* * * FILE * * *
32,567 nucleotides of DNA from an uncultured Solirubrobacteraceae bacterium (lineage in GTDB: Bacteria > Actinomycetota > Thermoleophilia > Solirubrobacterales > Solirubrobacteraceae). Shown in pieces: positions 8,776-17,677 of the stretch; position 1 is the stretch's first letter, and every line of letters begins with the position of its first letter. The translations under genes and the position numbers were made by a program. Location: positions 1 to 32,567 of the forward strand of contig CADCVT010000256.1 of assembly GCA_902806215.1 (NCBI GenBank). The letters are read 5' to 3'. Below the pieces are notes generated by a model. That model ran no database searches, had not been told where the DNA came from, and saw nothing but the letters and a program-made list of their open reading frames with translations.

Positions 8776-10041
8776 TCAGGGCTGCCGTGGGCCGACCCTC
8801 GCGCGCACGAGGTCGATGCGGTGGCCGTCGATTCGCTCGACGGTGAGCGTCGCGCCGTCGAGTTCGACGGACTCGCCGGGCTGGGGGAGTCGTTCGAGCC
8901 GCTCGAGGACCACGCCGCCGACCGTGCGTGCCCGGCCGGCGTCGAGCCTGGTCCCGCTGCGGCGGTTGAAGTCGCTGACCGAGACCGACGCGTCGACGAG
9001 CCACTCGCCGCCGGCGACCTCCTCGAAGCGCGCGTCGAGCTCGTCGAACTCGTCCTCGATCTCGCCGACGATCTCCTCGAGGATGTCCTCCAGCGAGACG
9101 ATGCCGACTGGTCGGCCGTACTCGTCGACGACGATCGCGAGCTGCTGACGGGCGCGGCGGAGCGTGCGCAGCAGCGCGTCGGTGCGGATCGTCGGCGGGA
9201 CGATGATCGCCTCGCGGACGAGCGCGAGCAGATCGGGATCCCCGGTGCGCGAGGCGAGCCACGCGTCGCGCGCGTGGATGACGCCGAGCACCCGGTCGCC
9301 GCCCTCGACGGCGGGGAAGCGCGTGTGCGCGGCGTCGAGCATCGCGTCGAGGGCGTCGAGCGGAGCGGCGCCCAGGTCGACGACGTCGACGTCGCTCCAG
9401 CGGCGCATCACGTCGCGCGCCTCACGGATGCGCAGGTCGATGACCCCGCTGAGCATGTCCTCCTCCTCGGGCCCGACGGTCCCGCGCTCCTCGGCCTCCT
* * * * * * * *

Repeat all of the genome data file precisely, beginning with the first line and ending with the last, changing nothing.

32,567 nucleotides of DNA from an uncultured Solirubrobacteraceae bacterium (lineage in GTDB: Bacteria > Actinomycetota > Thermoleophilia > Solirubrobacterales > Solirubrobacteraceae). Shown in pieces: positions 8,776-17,677 of the stretch; position 1 is the stretch's first letter, and every line of letters begins with the position of its first letter. The translations under genes and the position numbers were made by a program. Location: positions 1 to 32,567 of the forward strand of contig CADCVT010000256.1 of assembly GCA_902806215.1 (NCBI GenBank). The letters are read 5' to 3'. Below the pieces are notes generated by a model. That model ran no database searches, had not been told where the DNA came from, and saw nothing but the letters and a program-made list of their open reading frames with translations.

Positions 8776-10041
8776 TCAGGGCTGCCGTGGGCCGACCCTC
8801 GCGCGCACGAGGTCGATGCGGTGGCCGTCGATTCGCTCGACGGTGAGCGTCGCGCCGTCGAGTTCGACGGACTCGCCGGGCTGGGGGAGTCGTTCGAGCC
8901 GCTCGAGGACCACGCCGCCGACCGTGCGTGCCCGGCCGGCGTCGAGCCTGGTCCCGCTGCGGCGGTTGAAGTCGCTGACCGAGACCGACGCGTCGACGAG
9001 CCACTCGCCGCCGGCGACCTCCTCGAAGCGCGCGTCGAGCTCGTCGAACTCGTCCTCGATCTCGCCGACGATCTCCTCGAGGATGTCCTCCAGCGAGACG
9101 ATGCCGACTGGTCGGCCGTACTCGTCGACGACGATCGCGAGCTGCTGACGGGCGCGGCGGAGCGTGCGCAGCAGCGCGTCGGTGCGGATCGTCGGCGGGA
9201 CGATGATCGCCTCGCGGACGAGCGCGAGCAGATCGGGATCCCCGGTGCGCGAGGCGAGCCACGCGTCGCGCGCGTGGATGACGCCGAGCACCCGGTCGCC
9301 GCCCTCGACGGCGGGGAAGCGCGTGTGCGCGGCGTCGAGCATCGCGTCGAGGGCGTCGAGCGGAGCGGCGCCCAGGTCGACGACGTCGACGTCGCTCCAG
9401 CGGCGCATCACGTCGCGCGCCTCACGGATGCGCAGGTCGATGACCCCGCTGAGCATGTCCTCCTCCTCGGGCCCGACGGTCCCGCGCTCCTCGGCCTCCT